I contend that we were right to be. 2008 did seem like a confluence of circumstances that set the stage for a new liberalism that would finally be a resounding rebuttal to the creeping and noxious authoritarian reactionary movement that American society has been embracing since the election of, gag me, Ronald fracking Reagan. Here's Digby (emphasis mine):
Kuttner's critique of Obama is on the money --- in my view, if there was ever a president who had the economic circumstances and political mandate to challenge the prevailing wisdom, it was him. But for reasons about which we can only speculate, he didn't do it. I agree with Alterman that the deck is stacked against progressives, but it always is. Money never welcomes the hippies into the country club. But it's a rare president who has a huge mandate for change, a once in a generation economic crisis, a reputation for rhetorical brilliance and a congressional majority. I just don't agree with the conventional wisdom that Ben Nelson had more power over policy than he did.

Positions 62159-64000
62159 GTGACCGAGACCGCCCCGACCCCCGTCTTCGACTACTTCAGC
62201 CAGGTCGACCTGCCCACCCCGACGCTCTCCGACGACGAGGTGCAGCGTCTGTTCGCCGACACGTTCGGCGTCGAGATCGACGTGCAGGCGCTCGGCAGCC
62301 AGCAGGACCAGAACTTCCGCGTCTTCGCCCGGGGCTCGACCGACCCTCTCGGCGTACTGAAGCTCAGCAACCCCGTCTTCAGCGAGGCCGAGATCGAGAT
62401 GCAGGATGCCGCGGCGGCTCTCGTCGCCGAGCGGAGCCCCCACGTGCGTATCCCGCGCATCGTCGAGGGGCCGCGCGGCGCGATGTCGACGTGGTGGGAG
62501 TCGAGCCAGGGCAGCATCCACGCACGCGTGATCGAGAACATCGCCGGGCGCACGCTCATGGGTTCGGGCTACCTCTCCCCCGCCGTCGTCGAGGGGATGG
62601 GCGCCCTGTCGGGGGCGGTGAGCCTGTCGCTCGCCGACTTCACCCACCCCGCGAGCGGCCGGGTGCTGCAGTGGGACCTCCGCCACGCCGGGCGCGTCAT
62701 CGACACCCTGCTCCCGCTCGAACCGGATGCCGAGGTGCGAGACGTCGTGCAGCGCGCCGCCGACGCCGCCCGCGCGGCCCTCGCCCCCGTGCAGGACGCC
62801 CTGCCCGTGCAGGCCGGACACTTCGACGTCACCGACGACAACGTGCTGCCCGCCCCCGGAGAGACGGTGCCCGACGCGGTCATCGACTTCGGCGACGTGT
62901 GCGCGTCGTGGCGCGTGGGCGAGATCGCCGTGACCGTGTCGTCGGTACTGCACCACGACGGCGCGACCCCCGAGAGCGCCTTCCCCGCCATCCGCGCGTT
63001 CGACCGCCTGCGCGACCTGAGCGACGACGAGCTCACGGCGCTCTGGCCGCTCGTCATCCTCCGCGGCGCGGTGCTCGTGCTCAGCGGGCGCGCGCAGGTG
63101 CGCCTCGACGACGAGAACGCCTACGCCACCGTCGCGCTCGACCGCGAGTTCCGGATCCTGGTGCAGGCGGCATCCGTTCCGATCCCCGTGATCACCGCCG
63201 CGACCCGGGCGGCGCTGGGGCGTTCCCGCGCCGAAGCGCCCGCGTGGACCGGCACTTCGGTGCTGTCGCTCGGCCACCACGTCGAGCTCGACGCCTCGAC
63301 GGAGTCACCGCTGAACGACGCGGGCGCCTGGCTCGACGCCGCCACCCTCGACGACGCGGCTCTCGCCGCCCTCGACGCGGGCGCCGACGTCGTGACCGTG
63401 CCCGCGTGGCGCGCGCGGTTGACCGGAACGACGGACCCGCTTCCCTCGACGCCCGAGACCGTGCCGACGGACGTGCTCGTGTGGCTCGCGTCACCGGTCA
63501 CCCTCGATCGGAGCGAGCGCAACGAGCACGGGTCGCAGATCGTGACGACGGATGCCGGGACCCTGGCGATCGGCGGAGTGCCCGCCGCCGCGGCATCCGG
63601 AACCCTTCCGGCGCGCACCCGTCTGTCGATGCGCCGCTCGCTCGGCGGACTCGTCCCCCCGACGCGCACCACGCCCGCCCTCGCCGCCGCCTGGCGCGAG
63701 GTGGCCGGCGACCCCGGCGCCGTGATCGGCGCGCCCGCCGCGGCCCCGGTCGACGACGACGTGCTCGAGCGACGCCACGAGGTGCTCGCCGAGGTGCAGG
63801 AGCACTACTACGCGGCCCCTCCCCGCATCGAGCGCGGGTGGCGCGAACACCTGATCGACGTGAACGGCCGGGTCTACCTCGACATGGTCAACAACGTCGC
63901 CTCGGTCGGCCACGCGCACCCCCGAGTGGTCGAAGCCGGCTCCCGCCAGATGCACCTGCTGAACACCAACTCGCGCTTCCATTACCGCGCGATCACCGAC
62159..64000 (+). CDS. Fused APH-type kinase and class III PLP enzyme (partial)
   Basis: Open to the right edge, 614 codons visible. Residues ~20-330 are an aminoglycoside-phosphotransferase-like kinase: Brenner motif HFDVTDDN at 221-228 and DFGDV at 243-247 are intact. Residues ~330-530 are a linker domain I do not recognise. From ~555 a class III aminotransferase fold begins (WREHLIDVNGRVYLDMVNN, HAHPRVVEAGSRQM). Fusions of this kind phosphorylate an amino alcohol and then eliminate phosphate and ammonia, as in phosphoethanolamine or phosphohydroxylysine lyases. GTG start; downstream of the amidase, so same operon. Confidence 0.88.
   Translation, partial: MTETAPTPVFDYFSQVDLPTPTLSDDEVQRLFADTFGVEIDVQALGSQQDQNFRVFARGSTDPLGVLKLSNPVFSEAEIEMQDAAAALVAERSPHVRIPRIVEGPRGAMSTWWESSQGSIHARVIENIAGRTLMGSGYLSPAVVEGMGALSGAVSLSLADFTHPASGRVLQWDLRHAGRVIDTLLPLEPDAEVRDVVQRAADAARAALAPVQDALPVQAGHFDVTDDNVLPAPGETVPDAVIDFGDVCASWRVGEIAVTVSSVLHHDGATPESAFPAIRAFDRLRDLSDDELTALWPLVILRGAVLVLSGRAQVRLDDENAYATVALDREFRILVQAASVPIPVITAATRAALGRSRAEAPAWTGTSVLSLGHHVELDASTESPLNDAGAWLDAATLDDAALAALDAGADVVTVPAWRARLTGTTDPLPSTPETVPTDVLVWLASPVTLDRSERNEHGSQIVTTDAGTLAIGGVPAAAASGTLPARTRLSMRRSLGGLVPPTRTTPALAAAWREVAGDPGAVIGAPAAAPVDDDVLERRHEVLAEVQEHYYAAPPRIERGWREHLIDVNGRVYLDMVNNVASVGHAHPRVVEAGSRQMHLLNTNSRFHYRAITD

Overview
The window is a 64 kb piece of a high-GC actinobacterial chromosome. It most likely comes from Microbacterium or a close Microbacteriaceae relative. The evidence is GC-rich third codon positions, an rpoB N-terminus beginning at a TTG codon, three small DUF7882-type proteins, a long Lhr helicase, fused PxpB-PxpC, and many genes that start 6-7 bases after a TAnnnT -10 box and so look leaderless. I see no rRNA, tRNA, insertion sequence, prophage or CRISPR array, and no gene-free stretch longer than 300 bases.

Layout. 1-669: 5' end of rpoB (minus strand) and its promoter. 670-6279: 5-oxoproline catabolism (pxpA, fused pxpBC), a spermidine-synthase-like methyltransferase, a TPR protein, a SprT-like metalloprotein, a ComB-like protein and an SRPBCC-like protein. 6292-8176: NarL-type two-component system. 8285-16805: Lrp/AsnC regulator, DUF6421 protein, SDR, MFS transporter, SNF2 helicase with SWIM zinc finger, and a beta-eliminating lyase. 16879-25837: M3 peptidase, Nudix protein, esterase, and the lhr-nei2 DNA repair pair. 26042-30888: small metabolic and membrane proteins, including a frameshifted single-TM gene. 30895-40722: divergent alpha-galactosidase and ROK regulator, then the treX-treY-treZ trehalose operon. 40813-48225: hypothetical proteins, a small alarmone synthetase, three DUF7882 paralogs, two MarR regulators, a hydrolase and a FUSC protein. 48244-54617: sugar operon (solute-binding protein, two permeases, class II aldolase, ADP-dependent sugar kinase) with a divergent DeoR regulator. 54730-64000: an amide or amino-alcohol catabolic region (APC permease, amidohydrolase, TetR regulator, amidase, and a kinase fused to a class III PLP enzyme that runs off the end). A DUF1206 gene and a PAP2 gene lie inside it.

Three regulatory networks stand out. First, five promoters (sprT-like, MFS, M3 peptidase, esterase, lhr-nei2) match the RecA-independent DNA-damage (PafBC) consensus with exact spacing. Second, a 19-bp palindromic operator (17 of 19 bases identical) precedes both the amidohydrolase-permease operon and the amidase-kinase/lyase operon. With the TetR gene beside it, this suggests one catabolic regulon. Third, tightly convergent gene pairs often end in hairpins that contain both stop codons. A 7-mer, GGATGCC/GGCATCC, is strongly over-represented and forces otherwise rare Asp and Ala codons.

Alas, it was not to be. And many of us fear that the failure of this moment will seal the fate of liberal policies for generations to come, a fear that exacerbates our disappointment. So what happened? Digby points us to a review of a couple of books about the Obama presidency, one good and one bad, but it is the review itself that she recommends reading. I agree.